Taboo, taboo taboo! We like to label everything we don’t want to deal with as taboo. And one such topic is counselling. The idea of “pulling themselves together” is still so strange to people. People wait to be rescued, but the point is to rescue oneself! The social stigma and the sense of shame attached with counselling prohibit people from actually understanding counselling.
Let’s keep it simple. You have fever or you are down with flu, what would you do? Worry about it? Hide it from everyone around you? Try to look it up on Google and figure out a solution? Let it bother you all week? None of those right? You would immediately walk to your family doctor and grab some medicines. So simple! Now run the same set of questions in your mind when it comes to stress, anxiety or depression. We all know the result, don’t we?
So trying to understand why this taboo exists in our country is futile. What’s essential now is to get past it and understand why counselling is a necessity! It’s not solely something for the ‘misbehaving’ children, not meant for the ‘depressed’ lot and certainly not a last resort. Counselling is a gradual process of strengthening oneself, being mindful and enhancing quality of relationships through self-awareness.
The society we live in is full of stress, anxiety and rage. We can’t possibly run away from it, but we can prepare ourselves to deal with it efficiently and not let it get in the way of our happiness. Be it marriage, or child-related issues; work-life problems or personal insecurities; anything can be dealt with. There is a solution and people just need to learn to ask for help. Asking leads to finding responses and talking leads to resolving. But ultimately, the step has to be taken by us.
Counselling is not an overnight process and requires commitment and dedication, but is that too much to ask for when the only one benefitting from this is you? We all need someone to talk to, someone who could listen to us unconditionally and someone who would advise but yet help us find our own paths in the journey of life. Hardships can’t be avoided, but we sure can develop the skill to handle them and emerge victorious.
As the late pioneer American social worker Virginia satir had stated – the problem is never the problem; coping is! The art of learning to cope leads us to a more enriching and fulfilling life. The sooner you develop this art, the more grateful you’ll be; to yourself!
The blog is based on the following article –
As each year passes by, people reminisce the months gone by and set out for a new adventure that the New Year has to offer. Most likely, you will see people around you making resolutions to stay fit, exercise and eat healthy. While that’s great, what’s worrying is the lack of focus on mental health. With a package of diets, gyms and jogs versus one of high self-esteem, happiness and confidence; the latter seems to lose year after year. Things would be simpler if people realized the two were inter-connected and if people made an effort to target mental health, physical health would come trotting behind.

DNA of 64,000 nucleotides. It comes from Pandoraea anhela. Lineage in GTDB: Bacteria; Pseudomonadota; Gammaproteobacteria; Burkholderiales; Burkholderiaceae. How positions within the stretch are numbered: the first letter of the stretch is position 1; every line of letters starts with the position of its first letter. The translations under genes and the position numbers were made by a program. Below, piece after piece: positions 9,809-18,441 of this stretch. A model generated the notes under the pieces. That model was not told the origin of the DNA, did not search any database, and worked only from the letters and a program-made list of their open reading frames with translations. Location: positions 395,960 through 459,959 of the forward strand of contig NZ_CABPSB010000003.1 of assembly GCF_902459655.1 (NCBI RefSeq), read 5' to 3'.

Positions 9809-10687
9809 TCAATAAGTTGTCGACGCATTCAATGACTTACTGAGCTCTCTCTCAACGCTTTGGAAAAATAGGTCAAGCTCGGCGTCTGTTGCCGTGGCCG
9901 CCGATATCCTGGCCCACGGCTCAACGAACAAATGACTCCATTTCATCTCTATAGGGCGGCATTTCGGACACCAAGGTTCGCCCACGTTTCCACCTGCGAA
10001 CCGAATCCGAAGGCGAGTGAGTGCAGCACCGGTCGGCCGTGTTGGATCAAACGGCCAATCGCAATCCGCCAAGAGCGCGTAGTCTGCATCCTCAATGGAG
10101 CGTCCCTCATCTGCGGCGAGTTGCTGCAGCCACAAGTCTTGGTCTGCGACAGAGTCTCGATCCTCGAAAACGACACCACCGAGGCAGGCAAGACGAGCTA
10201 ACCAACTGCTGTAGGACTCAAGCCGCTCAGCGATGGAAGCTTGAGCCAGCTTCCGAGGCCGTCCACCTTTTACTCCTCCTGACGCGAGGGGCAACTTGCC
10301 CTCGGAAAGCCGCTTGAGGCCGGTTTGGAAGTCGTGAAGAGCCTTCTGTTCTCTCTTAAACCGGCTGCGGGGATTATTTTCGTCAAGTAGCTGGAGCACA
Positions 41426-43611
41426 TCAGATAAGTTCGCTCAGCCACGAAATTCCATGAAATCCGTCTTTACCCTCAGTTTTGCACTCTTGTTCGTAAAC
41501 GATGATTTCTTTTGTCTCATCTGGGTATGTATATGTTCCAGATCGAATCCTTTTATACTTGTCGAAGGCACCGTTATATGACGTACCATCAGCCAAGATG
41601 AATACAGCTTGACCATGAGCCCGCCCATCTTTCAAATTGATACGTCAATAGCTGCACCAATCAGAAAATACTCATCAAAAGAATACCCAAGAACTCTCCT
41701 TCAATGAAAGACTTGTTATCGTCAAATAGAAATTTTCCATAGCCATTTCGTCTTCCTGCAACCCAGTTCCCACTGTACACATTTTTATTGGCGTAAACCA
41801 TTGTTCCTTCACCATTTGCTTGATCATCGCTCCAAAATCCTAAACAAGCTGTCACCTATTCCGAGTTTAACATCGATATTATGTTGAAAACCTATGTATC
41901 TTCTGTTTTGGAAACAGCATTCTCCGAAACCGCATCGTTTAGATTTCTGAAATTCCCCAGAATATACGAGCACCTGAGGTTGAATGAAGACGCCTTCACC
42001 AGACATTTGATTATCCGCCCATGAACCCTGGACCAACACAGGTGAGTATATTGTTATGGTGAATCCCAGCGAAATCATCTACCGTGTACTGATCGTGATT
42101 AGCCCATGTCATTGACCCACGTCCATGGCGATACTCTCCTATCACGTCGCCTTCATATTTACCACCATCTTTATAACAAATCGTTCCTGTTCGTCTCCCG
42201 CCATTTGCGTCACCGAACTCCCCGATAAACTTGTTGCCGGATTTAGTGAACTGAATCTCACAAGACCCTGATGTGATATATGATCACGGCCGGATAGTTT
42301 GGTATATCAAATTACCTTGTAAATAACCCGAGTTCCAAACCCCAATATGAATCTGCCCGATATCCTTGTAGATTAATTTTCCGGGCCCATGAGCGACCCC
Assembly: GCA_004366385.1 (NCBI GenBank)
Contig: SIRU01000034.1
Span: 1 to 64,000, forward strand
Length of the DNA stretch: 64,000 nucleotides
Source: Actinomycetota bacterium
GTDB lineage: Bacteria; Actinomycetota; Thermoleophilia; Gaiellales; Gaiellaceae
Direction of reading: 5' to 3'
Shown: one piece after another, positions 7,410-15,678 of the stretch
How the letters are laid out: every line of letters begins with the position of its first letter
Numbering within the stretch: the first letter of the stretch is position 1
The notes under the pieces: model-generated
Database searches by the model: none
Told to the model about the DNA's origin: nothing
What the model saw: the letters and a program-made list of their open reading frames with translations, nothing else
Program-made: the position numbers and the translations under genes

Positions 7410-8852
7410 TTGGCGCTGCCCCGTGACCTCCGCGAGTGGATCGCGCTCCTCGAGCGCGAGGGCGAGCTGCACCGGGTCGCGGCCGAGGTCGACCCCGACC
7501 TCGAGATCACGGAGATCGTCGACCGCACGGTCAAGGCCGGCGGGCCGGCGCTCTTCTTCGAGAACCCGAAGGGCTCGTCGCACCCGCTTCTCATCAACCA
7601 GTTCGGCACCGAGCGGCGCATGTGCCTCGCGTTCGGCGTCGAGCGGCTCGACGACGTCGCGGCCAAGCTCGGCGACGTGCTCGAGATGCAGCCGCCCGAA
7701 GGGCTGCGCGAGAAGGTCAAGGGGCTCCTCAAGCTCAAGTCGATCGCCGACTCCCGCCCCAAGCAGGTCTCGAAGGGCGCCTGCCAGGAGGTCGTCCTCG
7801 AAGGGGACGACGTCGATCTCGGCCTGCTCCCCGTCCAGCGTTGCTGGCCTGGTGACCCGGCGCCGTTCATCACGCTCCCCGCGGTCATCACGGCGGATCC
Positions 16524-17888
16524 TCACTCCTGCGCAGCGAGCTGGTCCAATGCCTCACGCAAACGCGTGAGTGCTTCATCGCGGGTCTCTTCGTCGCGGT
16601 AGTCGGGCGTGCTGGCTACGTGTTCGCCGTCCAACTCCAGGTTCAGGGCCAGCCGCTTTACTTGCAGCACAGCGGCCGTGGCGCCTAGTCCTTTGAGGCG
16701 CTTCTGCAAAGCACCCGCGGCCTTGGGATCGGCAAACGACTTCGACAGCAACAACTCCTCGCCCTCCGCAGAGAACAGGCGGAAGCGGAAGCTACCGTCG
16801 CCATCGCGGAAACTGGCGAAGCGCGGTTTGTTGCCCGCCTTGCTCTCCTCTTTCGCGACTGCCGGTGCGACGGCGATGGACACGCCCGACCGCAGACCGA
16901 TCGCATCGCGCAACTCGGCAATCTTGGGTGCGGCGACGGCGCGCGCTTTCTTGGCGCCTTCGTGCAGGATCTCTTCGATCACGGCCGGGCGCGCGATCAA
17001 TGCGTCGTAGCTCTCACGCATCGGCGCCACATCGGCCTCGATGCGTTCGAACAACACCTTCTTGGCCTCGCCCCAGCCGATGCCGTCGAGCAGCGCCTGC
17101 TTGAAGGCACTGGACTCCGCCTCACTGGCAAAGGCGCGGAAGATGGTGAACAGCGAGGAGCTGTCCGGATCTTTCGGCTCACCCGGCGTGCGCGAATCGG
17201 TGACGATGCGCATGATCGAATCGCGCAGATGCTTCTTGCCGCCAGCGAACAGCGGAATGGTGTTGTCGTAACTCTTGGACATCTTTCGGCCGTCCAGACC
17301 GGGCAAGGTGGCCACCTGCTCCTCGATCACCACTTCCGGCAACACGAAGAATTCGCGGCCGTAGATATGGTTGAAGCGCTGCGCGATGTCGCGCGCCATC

If counsellors and psychotherapists were visited as often as gym trainers and nutritionists, the world would be not just a fitter, but a happier place too. Mental health is central to every part of our lives; the people around us, our work and our emotions. And this year, strive to achieve better mental health, and these tips may help you:
– Stop dieting and eat healthy – It’s not about a diet, it’s about a lifestyle. A diet leads to cravings, higher levels of frustration and typically doesn’t result in permanent weight loss. The more you focus on a diet, the more it displays lack of confidence and poor body image issues which subsequently lead to depression low self esteem. It’s important to understand that the connection between healthy eating and a happier self is strong
- Join a group and give up your screens – Social isolation is believed to be as injurious to health as smoking. With social media paving a path for people to stay put behind their screens and avoid people, actual interaction between people is becoming rare, thereby leading to loneliness, depression and anxiety. Share experiences with people, not with Facebook; share meals with friends, not photos of the same on Instagram and most importantly share your lives with people around you!
- Exercise – If physical health depends on mental health, then it works vice versa too. You need to move your body to keep your mind active. Happiness is the goal and if endorphins (the little happy hormones released during exercise) help you get there, why not try it?
- Seek help – And of course, lastly and if one may say so, most importantly, seek help! Only those who ask for help get it and only those who try to resolve problems succeed. If we rush to a doctor when we sneeze, then why do we hesitate to do so when we are feeling low mentally? Talking leads to resolving and seeking help leads to finding it.
These are really simple ways of leading a happy, stress-free and healthy life. It’s time we take to these measures before we are left with no choice but to look at more complicated ones! Let’s make this year a year to count in every little way possible. And remember, mental and physical health are two sides of the same coin; the coin being you! To a new year and a new you!
This blog is based on the article –
The best New Year’s resolutions focus on mental health, not physical health